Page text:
Language in a Bottle: Language Model Guided Concept Bottlenecks for Interpretable Image Classification
arXiv e-Print archive - 2022 via Local arXiv
First published: 2024/02/27 (just now) Abstract: Concept Bottleneck Models (CBM) are inherently interpretable models that
factor model decisions into human-readable concepts. They allow people to
easily understand why a model is failing, a critical feature for high-stakes
applications. CBMs require manually specified concepts and often under-perform
their black box counterparts, preventing their broad adoption. We address these
shortcomings and are first to show how to construct high-performance CBMs
without manual specification of similar accuracy to black box models. Our
approach, Language Guided Bottlenecks (LaBo), leverages a language model,
GPT-3, to define a large space of possible bottlenecks. Given a problem domain,
LaBo uses GPT-3 to produce factual sentences about categories to form candidate
concepts. LaBo efficiently searches possible bottlenecks through a novel
submodular utility that promotes the selection of discriminative and diverse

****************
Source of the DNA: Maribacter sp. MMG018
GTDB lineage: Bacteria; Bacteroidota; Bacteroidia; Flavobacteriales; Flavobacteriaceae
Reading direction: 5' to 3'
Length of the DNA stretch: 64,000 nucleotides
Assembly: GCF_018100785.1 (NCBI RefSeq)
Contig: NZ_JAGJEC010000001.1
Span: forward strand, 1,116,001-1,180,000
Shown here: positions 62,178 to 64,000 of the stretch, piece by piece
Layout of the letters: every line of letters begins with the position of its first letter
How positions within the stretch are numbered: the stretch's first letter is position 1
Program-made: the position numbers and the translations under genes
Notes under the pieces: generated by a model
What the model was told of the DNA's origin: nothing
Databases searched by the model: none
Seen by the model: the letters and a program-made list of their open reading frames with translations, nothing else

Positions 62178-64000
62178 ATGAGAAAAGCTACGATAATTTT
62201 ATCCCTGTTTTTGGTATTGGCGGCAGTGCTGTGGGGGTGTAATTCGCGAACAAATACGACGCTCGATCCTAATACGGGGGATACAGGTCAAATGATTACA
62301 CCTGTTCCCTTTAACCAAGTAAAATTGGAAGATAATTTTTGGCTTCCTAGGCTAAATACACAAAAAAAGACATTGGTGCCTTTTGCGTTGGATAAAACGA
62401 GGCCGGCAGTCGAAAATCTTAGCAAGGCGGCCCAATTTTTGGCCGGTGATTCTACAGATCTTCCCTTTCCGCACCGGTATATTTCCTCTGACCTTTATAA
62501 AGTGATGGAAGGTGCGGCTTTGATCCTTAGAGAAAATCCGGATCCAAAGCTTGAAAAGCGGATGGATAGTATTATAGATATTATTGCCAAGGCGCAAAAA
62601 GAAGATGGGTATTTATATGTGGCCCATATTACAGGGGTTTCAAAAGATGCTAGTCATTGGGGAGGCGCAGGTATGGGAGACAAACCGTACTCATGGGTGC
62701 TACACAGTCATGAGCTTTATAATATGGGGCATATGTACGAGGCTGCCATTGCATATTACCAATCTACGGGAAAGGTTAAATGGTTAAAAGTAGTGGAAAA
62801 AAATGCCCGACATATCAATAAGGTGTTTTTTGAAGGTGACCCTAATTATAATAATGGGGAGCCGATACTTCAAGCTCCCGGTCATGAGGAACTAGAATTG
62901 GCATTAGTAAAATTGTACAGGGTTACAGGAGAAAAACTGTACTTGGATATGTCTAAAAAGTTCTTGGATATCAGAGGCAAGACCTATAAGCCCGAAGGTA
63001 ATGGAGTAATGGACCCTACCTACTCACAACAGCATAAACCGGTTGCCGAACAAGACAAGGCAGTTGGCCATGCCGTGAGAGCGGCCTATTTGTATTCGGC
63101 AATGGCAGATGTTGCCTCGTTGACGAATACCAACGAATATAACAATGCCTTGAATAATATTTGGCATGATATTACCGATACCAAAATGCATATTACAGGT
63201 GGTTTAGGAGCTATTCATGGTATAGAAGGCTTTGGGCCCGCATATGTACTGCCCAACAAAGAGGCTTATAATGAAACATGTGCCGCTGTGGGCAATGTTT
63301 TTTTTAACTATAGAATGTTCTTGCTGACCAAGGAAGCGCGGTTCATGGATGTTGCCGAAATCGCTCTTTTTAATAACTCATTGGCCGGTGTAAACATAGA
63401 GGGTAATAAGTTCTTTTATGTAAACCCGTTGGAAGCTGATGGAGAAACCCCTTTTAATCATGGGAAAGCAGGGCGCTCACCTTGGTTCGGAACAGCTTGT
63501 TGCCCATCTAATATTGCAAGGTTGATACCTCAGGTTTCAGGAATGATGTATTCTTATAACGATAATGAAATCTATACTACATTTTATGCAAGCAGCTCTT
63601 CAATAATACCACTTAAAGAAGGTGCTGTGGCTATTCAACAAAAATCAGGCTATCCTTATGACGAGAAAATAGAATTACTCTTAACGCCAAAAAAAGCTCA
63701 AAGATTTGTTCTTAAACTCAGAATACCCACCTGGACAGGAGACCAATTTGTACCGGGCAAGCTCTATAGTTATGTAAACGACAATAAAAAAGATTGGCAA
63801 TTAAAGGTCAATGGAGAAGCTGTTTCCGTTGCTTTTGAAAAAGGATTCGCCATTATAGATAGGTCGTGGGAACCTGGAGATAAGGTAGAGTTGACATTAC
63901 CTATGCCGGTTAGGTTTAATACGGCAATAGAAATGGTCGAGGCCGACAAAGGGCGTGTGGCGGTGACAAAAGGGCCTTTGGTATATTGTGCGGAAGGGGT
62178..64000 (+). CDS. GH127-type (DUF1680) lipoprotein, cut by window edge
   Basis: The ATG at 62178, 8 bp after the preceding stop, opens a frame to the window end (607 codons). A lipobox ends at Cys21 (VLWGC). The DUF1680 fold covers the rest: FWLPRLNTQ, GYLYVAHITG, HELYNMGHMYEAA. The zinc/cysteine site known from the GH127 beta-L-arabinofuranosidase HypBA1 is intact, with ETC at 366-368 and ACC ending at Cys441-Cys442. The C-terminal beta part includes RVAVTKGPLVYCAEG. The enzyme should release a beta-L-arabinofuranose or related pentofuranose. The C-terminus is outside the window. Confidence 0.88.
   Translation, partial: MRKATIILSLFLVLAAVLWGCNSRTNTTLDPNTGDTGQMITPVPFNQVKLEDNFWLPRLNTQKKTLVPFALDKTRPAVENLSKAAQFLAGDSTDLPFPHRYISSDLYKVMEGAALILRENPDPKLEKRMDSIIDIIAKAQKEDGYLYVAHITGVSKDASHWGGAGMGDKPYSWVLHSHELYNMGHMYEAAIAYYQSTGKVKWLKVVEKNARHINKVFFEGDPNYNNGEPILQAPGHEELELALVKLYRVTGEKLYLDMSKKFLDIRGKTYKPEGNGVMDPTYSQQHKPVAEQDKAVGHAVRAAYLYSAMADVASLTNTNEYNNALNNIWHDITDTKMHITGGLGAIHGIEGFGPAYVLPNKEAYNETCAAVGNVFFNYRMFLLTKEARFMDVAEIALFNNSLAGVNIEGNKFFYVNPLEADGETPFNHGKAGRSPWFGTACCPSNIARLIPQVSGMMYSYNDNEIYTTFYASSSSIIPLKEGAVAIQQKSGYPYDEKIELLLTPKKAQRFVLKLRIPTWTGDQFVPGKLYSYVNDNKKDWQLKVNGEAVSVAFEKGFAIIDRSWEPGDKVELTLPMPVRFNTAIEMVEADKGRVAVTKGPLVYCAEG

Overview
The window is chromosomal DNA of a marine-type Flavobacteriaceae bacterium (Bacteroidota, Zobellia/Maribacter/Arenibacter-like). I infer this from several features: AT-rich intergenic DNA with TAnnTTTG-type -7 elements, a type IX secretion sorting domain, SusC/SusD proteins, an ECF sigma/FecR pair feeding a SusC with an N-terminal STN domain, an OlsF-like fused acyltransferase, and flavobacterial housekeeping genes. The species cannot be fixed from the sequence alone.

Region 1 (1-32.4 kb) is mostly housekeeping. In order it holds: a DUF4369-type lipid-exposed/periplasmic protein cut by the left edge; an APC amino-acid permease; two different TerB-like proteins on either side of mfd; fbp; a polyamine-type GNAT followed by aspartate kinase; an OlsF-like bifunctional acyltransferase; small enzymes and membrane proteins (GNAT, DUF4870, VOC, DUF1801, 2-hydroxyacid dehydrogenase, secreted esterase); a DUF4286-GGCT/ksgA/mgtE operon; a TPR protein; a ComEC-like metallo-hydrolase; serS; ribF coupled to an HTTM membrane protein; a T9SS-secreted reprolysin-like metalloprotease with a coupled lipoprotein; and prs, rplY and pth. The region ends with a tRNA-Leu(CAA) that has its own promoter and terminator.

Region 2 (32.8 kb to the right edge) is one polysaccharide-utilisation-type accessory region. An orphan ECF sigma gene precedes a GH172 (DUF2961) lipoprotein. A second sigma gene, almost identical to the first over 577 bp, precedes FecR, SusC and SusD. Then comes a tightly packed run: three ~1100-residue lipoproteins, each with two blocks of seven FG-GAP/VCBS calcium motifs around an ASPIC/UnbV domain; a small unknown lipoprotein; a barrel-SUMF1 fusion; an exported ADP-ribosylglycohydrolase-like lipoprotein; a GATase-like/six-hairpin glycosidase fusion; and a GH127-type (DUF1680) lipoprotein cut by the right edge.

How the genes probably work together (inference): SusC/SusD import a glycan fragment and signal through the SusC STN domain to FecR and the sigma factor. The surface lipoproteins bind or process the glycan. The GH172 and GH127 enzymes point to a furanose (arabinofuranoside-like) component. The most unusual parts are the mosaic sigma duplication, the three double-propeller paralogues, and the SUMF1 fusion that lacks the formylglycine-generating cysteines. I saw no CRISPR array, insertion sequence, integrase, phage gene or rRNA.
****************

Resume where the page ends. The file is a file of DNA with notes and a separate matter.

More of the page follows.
information. Ultimately, GPT-3's sentential concepts can be aligned to images
using CLIP, to form a bottleneck layer. Experiments demonstrate that LaBo is a
highly effective prior for concepts important to visual recognition. In the
evaluation with 11 diverse datasets, LaBo bottlenecks excel at few-shot
classification: they are 11.7% more accurate than black box linear probes at 1
shot and comparable with more data. Overall, LaBo demonstrates that inherently
interpretable models can be widely applied at similar, or better, performance
than black box approaches.
what is the paper doing?
This paper proposed a way to explain the model decision by human-readable concepts. For example, if the model thinks the following image is a black-throated sparrow, then a human can understand this decision via input descriptors.
The descriptors were obtained from GPT-3, they got 500 descriptors for each class and then remove the class name in each descriptor. Then, for each class, they chose $k$ concepts to make sure that every class has an equal amount of concepts.
After that, they put these concepts into a concept selection module to select a more fine-grained subset of concepts for each class.
Then, they put these concepts and the image into CLIP to learn the score for each concept.
Finally, they put a Class-concept weight matrix on top of CLIP to fine-tune these scores and output the predicted class name. Note that, this weight matrix was initialized with language priors.